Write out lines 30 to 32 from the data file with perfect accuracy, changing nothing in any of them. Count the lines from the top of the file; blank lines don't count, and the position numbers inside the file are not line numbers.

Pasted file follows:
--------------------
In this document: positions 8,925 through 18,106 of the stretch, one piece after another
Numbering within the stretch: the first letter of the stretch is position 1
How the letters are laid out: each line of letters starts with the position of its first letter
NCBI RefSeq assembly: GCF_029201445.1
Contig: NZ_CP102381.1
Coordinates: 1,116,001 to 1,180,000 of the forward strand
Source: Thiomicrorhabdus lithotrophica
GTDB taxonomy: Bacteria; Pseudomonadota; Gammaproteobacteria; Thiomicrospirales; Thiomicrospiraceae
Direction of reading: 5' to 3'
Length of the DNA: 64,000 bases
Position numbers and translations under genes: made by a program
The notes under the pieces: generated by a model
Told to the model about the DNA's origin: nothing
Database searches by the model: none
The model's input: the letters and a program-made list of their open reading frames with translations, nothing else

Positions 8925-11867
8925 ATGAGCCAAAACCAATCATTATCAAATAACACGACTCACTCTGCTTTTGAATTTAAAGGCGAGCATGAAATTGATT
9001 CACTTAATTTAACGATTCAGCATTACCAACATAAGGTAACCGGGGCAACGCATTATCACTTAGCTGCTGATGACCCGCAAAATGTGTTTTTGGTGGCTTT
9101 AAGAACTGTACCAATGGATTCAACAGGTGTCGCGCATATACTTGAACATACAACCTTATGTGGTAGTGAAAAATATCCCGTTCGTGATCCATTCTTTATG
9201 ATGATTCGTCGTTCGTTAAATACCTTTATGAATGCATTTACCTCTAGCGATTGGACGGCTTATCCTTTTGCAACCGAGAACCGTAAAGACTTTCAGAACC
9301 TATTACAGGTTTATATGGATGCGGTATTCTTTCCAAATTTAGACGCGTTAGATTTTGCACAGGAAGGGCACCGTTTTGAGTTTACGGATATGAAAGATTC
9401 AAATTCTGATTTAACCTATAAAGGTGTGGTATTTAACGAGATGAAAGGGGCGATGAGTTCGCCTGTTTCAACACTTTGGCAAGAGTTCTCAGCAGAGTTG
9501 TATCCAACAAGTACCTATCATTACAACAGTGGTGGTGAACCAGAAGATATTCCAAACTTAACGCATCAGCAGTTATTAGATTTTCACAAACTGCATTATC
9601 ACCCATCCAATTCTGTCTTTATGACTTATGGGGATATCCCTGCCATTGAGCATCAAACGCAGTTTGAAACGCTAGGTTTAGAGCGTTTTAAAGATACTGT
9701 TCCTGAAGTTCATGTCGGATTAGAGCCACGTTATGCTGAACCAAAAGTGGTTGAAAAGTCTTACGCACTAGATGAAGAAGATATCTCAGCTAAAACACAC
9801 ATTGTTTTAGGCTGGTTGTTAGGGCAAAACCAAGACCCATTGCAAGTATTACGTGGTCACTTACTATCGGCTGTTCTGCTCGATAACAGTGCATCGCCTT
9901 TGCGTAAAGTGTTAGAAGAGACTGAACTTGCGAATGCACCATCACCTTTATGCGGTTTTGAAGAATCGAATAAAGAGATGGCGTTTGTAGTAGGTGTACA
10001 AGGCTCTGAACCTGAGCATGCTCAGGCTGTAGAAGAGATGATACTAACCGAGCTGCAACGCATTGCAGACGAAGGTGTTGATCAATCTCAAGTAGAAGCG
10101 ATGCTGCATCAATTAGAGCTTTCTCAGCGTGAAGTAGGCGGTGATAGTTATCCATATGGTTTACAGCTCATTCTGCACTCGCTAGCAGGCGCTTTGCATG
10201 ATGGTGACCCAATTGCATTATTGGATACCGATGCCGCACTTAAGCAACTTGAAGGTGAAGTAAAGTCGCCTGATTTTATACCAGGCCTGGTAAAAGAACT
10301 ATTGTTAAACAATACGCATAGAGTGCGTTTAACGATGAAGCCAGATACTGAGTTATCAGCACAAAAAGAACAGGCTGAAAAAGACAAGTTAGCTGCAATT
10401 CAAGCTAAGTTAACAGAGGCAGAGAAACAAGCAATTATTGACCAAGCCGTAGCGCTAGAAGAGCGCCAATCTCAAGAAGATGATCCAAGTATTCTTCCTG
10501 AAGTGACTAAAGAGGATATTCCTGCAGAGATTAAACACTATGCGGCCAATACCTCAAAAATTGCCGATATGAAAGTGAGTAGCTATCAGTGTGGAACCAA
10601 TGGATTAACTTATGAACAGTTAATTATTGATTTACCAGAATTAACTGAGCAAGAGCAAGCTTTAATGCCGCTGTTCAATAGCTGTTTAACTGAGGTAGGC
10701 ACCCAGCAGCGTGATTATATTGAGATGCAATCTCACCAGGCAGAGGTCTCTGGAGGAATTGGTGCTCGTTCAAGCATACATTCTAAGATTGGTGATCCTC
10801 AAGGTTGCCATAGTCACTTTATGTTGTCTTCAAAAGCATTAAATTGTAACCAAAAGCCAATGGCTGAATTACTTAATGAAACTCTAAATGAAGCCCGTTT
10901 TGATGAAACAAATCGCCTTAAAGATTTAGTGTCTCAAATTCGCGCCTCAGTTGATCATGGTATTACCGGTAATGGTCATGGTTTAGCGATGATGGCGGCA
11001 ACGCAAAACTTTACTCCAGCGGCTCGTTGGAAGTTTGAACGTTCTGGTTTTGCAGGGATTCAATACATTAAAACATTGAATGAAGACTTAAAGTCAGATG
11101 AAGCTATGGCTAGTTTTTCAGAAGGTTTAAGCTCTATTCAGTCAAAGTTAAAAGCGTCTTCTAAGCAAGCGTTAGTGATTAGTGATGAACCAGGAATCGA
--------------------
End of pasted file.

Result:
10201 ATGGTGACCCAATTGCATTATTGGATACCGATGCCGCACTTAAGCAACTTGAAGGTGAAGTAAAGTCGCCTGATTTTATACCAGGCCTGGTAAAAGAACT
10301 ATTGTTAAACAATACGCATAGAGTGCGTTTAACGATGAAGCCAGATACTGAGTTATCAGCACAAAAAGAACAGGCTGAAAAAGACAAGTTAGCTGCAATT
10401 CAAGCTAAGTTAACAGAGGCAGAGAAACAAGCAATTATTGACCAAGCCGTAGCGCTAGAAGAGCGCCAATCTCAAGAAGATGATCCAAGTATTCTTCCTG